Wednesdays are always my busiest day, so I dread them anyway. But today, I had planned to print my Genesis proposal so that it has a chance to be delivered by the deadline. Of course, all writers know that when you must print something, Murphy’s Law kicks in. I’m sure you’re heard of that, right? A slice of buttered bread, when dropped, will always land butter-side down. When you need an item that is in a heap, it will always be the one at the bottom. (for me it’s the dryer)_Sound familiar?
I did some planning ahead and actually bought the good paper just in case the kids had used my supply up on art projects.
I woke up this morning, considering what it would be today. Would the print cartridge run out of ink in the middle of printing? Or would the printer jam beyond repare? It was something entirely different. The printer was not aligned well so the letters came out fuzzy instead of crisp and clear. My husband offered to print it off his laptop (I’m on a Mac) so I emailed my proposal to him. He printed it all right. The formatting was all wrong, plus all of my review comments were included. LOL. I won’t go on, but you get the picture.
In the meantime, my family had to endure as I succumed to Murphy’s Law. This topic led me to research on the subject and I find it quite interesting. I’ve included on variation of the origins of this “law.”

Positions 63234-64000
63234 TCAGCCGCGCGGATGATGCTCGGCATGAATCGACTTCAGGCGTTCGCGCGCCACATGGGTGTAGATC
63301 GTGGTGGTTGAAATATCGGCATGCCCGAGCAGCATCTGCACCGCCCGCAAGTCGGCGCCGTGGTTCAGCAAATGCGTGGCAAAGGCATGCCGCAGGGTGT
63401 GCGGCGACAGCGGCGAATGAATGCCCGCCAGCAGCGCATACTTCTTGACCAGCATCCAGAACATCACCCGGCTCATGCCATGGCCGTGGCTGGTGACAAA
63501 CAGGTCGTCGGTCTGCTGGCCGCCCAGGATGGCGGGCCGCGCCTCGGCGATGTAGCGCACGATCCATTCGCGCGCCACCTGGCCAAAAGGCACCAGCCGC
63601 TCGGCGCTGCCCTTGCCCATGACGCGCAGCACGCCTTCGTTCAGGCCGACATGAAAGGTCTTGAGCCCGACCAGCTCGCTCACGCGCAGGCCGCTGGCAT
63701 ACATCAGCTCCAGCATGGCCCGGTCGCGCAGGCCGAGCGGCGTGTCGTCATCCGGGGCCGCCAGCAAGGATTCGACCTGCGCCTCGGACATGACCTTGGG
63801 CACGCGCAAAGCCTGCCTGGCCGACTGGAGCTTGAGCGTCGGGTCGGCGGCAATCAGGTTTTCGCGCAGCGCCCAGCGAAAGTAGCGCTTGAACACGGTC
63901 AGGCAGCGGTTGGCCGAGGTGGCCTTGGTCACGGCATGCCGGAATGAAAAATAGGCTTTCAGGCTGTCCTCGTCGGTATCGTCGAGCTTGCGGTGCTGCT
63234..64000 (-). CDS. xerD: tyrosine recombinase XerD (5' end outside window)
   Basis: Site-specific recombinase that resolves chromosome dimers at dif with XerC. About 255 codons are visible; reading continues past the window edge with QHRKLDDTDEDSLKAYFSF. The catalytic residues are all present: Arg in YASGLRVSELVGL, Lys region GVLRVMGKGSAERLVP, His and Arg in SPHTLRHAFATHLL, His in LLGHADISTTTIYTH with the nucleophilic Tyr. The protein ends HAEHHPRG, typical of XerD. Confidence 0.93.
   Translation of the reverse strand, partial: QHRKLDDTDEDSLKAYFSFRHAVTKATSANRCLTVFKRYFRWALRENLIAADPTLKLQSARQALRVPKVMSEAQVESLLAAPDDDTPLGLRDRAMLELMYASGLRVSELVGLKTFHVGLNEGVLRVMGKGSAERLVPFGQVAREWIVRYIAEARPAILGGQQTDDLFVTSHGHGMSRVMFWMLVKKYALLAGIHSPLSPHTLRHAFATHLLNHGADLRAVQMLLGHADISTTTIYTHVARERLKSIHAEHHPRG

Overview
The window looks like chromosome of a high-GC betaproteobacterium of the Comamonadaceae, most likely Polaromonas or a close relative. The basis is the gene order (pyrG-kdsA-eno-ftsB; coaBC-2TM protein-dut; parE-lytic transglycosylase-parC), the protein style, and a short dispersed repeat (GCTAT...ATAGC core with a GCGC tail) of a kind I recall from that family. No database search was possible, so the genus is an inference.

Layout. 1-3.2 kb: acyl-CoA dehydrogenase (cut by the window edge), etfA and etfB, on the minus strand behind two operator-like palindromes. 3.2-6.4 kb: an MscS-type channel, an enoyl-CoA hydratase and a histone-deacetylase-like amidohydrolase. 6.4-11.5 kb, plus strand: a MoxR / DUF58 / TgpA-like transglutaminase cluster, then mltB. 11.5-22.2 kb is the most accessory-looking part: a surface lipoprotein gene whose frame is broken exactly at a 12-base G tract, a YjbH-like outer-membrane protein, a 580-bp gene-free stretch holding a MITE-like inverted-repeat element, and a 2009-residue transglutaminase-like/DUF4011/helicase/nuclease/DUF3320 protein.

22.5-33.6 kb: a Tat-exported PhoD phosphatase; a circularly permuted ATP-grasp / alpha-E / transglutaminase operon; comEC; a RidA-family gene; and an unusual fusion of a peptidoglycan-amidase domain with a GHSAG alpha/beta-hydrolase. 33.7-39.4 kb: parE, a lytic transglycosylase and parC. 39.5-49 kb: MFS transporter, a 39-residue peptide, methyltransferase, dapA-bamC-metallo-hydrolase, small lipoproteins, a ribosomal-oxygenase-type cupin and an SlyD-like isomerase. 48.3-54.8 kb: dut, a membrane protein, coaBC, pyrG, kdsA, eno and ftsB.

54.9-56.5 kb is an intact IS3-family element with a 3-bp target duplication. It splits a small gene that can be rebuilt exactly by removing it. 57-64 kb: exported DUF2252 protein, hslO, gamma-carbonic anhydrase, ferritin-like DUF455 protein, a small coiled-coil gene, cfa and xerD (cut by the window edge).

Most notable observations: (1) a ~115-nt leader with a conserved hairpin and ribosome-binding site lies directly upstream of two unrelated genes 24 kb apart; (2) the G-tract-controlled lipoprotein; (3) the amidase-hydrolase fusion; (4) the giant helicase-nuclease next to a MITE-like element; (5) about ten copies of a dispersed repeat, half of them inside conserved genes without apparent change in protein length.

Murphy’s Law (“If anything can go wrong, it will”) was born at Edwards Air Force Base in 1949 at North Base.
It was named after Capt. Edward A. Murphy, an engineer working on Air Force Project MX981, (a project) designed to see how much sudden deceleration a person can stand in a crash.
One day, after finding that a transducer was wired wrong, he cursed the technician responsible and said, “If there is any way to do it wrong, he’ll find it.”
The contractor’s project manager kept a list of “laws” and added this one, which he called Murphy’s Law.
Actually, what he did was take an old law that had been around for years in a more basic form and give it a name.
Shortly afterwards, the Air Force doctor (Dr. John Paul Stapp) who rode a sled on the deceleration track to a stop, pulling 40 Gs, gave a press conference. He said that their good safety record on the project was due to a firm belief in Murphy’s Law and in the necessity to try and circumvent it.
Aerospace manufacturers picked it up and used it widely in their ads during the next few months, and soon it was being quoted in many news and magazine articles. Murphy’s Law was born.
The Northrop project manager, George E. Nichols, had a few laws of his own. Nichols’ Fourth Law says, “Avoid any action with an unacceptable outcome.”
The doctor, well-known Col. John P. Stapp, had a paradox: Stapp’s Ironical Paradox, which says, “The universal aptitude for ineptitude makes any human accomplishment an incredible miracle.”
Nichols is still around. At NASA’s Jet Propulsion Lab in Pasadena, he’s the quality control manager for the Viking project to send an unmanned spacecraft to Mars.
Apparently I am free from sin and death, but haven’t made my way clear of Murphy’s law.